Tuesday, November 26, 2019 8:24AM - 8:37AM |
Q06.00004: 3D Thermoacoustics in a Microwave Plasma Seth Pree, John P Koulakis, Seth Putterman Pulsed microwaves directed at an acoustic cavity filled with partially ionized gas may generate intense sound fields. These fields have been shown to center and confine the hottest portions of the gas to the center of a spherical cavity via a generalization of acoustic radiation pressure we have called the pycnoclinic acoustic force. Because partially ionized gas is luminous, the sound field is rendered visible by luminosity and temperature oscillations caused by the acoustic field's periodic adiabatic compression. This observation indicates that the microwave absorptivity of the gas may also fluctuate as sound passes through it. If microwave absorption increases in phase with the acoustic compression, the conditions for acoustic amplification may be met. This would allow the generation of high amplitude sound and possibly confinement with a continuous wave microwave source. We will describe the apparatus, present evidence of acoustic plasma confinement, and outline the theoretical conditions for microwave plasma thermoacoustics. We will also discuss how sustaining such a high amplitude sound field and the pycnoclinic acoustic force with this 3D thermoacoustic effect may enable a new laboratory model of convection in a central force. [Preview Abstract] |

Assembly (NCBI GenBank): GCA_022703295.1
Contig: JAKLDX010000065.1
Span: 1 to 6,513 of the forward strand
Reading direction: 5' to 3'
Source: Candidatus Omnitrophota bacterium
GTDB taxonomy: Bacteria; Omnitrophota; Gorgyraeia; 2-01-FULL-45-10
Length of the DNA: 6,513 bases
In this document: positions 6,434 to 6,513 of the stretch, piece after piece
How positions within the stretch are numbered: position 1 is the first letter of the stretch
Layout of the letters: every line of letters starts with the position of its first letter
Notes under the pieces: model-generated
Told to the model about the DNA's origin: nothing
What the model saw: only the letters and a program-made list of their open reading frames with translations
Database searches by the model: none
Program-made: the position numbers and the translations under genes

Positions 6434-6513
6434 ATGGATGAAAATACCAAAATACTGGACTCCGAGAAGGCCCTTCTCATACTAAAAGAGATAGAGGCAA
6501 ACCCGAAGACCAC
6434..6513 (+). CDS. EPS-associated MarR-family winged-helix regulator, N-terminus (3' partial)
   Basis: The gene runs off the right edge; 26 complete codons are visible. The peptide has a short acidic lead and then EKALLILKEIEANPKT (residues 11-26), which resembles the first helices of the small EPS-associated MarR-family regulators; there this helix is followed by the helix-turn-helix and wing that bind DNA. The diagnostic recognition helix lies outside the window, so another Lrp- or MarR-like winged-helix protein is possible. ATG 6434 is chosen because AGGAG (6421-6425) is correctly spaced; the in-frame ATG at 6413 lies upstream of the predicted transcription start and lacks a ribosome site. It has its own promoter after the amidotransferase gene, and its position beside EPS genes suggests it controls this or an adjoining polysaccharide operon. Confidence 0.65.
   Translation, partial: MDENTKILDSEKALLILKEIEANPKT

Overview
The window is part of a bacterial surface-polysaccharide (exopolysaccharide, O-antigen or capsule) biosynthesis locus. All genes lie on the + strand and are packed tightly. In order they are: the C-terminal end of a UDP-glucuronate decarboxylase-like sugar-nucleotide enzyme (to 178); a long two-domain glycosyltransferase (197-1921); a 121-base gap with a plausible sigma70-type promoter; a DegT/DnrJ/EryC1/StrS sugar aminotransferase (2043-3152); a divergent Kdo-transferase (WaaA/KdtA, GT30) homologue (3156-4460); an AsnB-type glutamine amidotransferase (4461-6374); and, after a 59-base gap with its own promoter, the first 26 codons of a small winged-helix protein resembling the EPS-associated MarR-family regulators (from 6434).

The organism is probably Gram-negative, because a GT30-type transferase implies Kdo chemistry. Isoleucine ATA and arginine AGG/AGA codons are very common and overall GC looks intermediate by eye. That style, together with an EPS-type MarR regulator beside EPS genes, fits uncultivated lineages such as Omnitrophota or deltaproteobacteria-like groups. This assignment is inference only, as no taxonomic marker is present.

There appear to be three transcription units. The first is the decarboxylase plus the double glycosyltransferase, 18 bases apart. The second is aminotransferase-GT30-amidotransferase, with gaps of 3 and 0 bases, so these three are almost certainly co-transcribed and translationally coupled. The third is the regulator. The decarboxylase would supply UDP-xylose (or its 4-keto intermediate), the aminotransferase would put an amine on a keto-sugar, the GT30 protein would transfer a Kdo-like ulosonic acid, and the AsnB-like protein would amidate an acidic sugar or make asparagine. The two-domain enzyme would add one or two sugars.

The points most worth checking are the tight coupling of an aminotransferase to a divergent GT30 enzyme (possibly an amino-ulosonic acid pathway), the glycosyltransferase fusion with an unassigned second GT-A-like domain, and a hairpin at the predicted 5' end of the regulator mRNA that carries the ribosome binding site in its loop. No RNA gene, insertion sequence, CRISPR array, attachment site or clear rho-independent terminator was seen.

Tuesday, November 26, 2019 8:37AM - 8:50AM |